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The Infantilizing of Infants: The Great American Tragedy

By Amanda Marcotte
Wednesday, January 2, 2013 10:03 EDT
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Reading through Wonkette this holiday, I found this one post that was too good to bury the links on a holiday post. See, most conservatives feign love and heart for “Sesame Street” when demanding we cut PBS’s funding, but not Mark Steyn. He hates “Sesame Street”, because he feels it’s never too soon to teach kids that the world is a cruel place and you can’t trust anyone else, ever. He shared these feelings, and I missed them sadly, back in October:

 Unlike Mitt, I loathe Sesame Street. It bears primary responsibility for what the Canadian blogger Binky calls the de-monsterization of childhood — the idea that there are no evil monsters out there at the edges of the map, just shaggy creatures who look a little funny and can sometimes be a bit grouchy about it because people prejudge them until they learn to celebrate diversity and help Cranky the Friendly Monster go recycling. That is not unrelated to the infantilization of our society.

The infantilization of infants is truly a terrible problem! Why, back in Mark’s day, kids were forced to sleep in brambles and were rewarded with good behavior with kicks to the teeth, to teach them life’s most important lesson, which is that life is cruel and harsh. It’s the easiest, quickest way to make sure your kids don’t have an ounce of kindness in their hearts. Ideally, by the time a child is 6 years old, he’s already set permanently on a path towards beating his wife if she doesn’t have dinner ready for him precisely when he arrives home, kicking puppies for their insufferable tendency to simper cutely, and being able to rant for hours on your right wing radio show about your extensive enemies list that includes everyone but angry old white guys and submissive wives.

To prevent his children from being sucked into the pussification of America, most recently seen in people weeping like weaklings over the Sandy Hook victims and this insufferable liberal practice of gift-giving at Christmas, Mark Steyn has a program:

  • Most babies are given stuffed animals or soft blankies to cuddle in their sleep. Steyn’s children, who are expected to sleep on 2x4s (not in a row—each child gets a single 2×4 and has to figure out for himself how to lay on it), are permitted a single cuddle toy made out of barbed wire and brambles. Failure to squeeze this toy in gratitude for Daddy’s generosity until you bleed results in a night sleeping in a tub of water.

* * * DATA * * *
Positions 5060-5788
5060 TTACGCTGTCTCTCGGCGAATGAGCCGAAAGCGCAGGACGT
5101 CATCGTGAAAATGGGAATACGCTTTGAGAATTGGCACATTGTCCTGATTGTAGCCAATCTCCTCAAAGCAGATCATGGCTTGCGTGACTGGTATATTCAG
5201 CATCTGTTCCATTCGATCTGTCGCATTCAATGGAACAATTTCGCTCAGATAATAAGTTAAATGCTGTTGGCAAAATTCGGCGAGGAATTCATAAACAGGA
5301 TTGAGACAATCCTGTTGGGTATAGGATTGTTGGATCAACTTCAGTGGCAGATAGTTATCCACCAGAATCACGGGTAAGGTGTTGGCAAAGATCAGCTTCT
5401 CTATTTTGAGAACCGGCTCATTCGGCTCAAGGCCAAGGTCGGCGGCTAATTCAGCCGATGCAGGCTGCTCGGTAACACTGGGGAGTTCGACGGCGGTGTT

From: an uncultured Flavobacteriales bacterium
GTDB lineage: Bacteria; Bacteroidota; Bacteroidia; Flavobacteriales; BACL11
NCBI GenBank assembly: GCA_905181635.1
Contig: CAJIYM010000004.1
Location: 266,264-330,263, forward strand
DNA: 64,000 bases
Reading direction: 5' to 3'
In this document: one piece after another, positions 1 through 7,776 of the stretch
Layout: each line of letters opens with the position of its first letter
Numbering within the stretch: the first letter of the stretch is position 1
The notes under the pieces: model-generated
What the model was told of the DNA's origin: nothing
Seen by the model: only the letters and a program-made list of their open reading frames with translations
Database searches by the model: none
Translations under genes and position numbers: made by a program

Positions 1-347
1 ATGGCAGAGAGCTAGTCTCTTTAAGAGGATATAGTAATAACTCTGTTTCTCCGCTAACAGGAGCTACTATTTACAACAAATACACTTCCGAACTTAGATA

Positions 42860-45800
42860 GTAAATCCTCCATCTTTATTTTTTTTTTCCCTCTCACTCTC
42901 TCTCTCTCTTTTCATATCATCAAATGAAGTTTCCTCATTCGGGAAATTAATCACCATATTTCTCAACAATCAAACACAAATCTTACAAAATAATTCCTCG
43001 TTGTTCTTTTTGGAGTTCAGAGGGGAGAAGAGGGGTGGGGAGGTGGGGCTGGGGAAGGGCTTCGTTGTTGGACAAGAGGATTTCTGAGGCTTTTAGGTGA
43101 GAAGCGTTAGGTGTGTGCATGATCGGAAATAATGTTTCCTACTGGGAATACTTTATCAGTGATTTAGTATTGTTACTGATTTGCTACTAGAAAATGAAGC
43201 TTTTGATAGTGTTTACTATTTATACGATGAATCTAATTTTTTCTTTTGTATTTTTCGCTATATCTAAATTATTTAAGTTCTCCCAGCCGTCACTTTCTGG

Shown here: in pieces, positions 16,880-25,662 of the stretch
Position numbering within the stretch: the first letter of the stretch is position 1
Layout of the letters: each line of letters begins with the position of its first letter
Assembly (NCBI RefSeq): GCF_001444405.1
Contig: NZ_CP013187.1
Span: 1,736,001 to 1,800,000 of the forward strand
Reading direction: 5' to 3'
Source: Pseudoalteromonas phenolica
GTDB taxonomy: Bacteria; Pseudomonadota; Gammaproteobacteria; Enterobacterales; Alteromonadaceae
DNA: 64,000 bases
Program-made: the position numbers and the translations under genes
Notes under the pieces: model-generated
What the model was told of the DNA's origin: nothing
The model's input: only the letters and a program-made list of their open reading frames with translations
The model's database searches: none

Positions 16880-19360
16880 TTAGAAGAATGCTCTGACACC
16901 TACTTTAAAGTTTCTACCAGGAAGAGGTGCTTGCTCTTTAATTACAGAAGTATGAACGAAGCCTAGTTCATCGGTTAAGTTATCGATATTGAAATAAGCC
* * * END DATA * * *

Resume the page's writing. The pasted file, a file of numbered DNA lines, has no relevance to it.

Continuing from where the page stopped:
• School uniforms have been deemed overly coddling, so Steyn’s children are homeschooled while wearing hairshirts.
  • Recess has been replaced with 15 minutes of self-flogging while admitting you looked at pictures of naked ankles.
  • There are no family pets in the Steyn home, because pets cause feelings of caring and affection. Children who request pets are given a batch of small rodents whose heads must be bashed in by dinnertime, or said rodents will be dinner.
  • Hugging and kissing of children only makes them soft. But the Steyns aren’t child-beating monsters, so they don’t just hit them when they come near! Instead, they keep children at a safe distance by applying a neck cone, designed for dogs to each child. These work surprisingly well at keeping you from touching another person, ever.

Just kidding! I doubt Steyn does any of this. He can probably pontificate about the evils of teaching children basic concepts like kindness and friendship because, I suspect, his wife did all the actual child-rearing, and thus all the actual supplying of toys and TV shows that are actually appropriate for children. One of the many benefits of being a dudely conservative wanker is being able to pontificate ignorantly about what is good for kids, safe in the knowledge that you will never actually have to put any of your idiotic theories into practice, because you don’t actually do any raising of children yourself.

Amanda Marcotte
Amanda Marcotte
Amanda Marcotte is a freelance journalist born and bred in Texas, but now living in the writer reserve of Brooklyn. She focuses on feminism, national politics, and pop culture, with the order shifting depending on her mood and the state of the nation.
 
 
 
 
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